Solar Subsidy Plan Is Passed

Times Staff Writer

California regulators directed utilities Thursday to spend nearly $3 billion so that an abundance of sunshine would help relieve a shortage of electricity.

The solar energy plan, approved on a 3-to-1 vote by the California Public Utilities Commission, would dole out subsidies over 11 years to encourage both business and residential customers to install enough rooftop solar energy systems to generate 3,000 megawatts of electricity.

That’s enough power to serve about 2.2 million homes and would eliminate the need for six modern power plants, according to the commission.

Backers hailed the plan -- to be paid for by utility customers -- as a historic commitment that would cut California’s dependence on fossil fuels and make the state one of the world’s largest users of solar power.

“It truly is a landmark decision,” said Bernadette Del Chiaro, clean energy advocate for Environment California, a San Francisco group. “We have a big, bold, meaningful solar program that’s going to reduce costs and make this more than just a boutique technology for millionaires and backward hippies.”


Gov. Arnold Schwarzenegger, whose push to put solar panels on a million California rooftops stalled in the Legislature last year, applauded the commission’s action, calling it “a great day for California.”

The regulators estimated that the average cost to electricity customers of Pacific Gas & Electric Co., Southern California Edison Co. and San Diego Gas & Electric Co. would be $12 a year, but that most customers would see a “minimal” increase on their bills because the solar subsidy charge would take the place of a bond surcharge set to expire at the end of next year.

The average cost to gas customers, including those at Southern California Gas Co., would be $1.40 a year. Municipal utilities such as Los Angeles Department of Water and Power aren’t regulated by the commission and therefore aren’t included in the program.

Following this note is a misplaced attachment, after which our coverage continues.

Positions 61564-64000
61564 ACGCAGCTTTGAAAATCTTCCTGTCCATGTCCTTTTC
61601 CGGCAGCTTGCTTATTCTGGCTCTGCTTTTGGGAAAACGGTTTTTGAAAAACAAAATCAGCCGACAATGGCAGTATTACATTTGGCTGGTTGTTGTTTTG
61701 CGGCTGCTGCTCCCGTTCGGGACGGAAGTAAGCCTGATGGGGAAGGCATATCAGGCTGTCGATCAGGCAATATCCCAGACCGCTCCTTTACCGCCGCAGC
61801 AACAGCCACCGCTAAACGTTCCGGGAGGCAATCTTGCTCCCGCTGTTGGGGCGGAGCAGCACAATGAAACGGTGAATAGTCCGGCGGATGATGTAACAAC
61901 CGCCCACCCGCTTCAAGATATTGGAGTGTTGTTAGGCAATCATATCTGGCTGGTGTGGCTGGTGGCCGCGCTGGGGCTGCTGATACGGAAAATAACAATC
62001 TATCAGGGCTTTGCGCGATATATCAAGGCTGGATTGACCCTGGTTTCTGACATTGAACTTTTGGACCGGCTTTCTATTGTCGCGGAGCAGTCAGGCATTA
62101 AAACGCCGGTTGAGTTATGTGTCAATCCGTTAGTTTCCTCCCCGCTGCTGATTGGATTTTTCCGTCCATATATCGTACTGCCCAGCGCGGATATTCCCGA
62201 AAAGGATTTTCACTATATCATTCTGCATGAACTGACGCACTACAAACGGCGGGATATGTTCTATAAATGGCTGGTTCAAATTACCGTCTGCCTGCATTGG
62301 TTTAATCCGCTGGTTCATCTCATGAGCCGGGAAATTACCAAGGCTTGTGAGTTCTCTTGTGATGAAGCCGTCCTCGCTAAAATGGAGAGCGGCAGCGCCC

Opponents blasted the California Solar Initiative as bad policy and an expensive technology gamble for ratepayers already facing high electricity bills. Severin Borenstein, director of the University of California’s Energy Institute, said the cost to customers would be much higher once metering technology and other costs were added in.

“This is a victory of public relations and popular press over good policy, because solar power right now is massively uneconomic,” Borenstein said. “There are much better ways to spend this money.”

Geoffrey Brown, the commissioner who cast the lone negative vote, said he supported the broad concept of the solar initiative but opposed Thursday’s proposal because of concerns about the cost to ratepayers and whether the price of solar systems would drop as much as hoped. With the solar program, Brown said: “We have put our enthusiasm before our prudence.”

Brown voted last month in favor of an interim plan that set aside $300 million in subsidies for solar energy installations in 2006. The subsidy plan approved Thursday added $2.9 billion in funding for 2007 through 2016.

PUC President Michael Peevey, who pushed the commission plan after the legislative effort failed, voted in favor of Thursday’s solar initiative, along with Dian Grueneich and Rachelle Chong, a former member of the Federal Communications Commission who was named to the state PUC on Wednesday. John Bohn, the commission’s fifth member, recused himself from the vote, citing a possible conflict of interest.

One industry expert said Thursday that the incentive included in the new California plan -- initially equal to $2.80 per megawatt of production capacity -- would not encourage businesses to sign on. Worldwide demand is so strong that solar panel manufacturers have been unable to keep up, boosting the cost of solar systems, according to Patrina Eiffert, president of ImaginIt Inc., a Colorado firm installing solar systems for the Walgreen Co. drugstore chain.

Eiffert said her firm would set up solar systems at 96 Walgreens stores in California, but that the project was worthwhile only because it was funded through earlier versions of the state’s solar program with incentives of $3 and $3.50 per megawatt.

“If they would have left it at $3, it would have been OK,” she said.

But at $2.80, “the numbers are just not going to be there for the commercial projects.”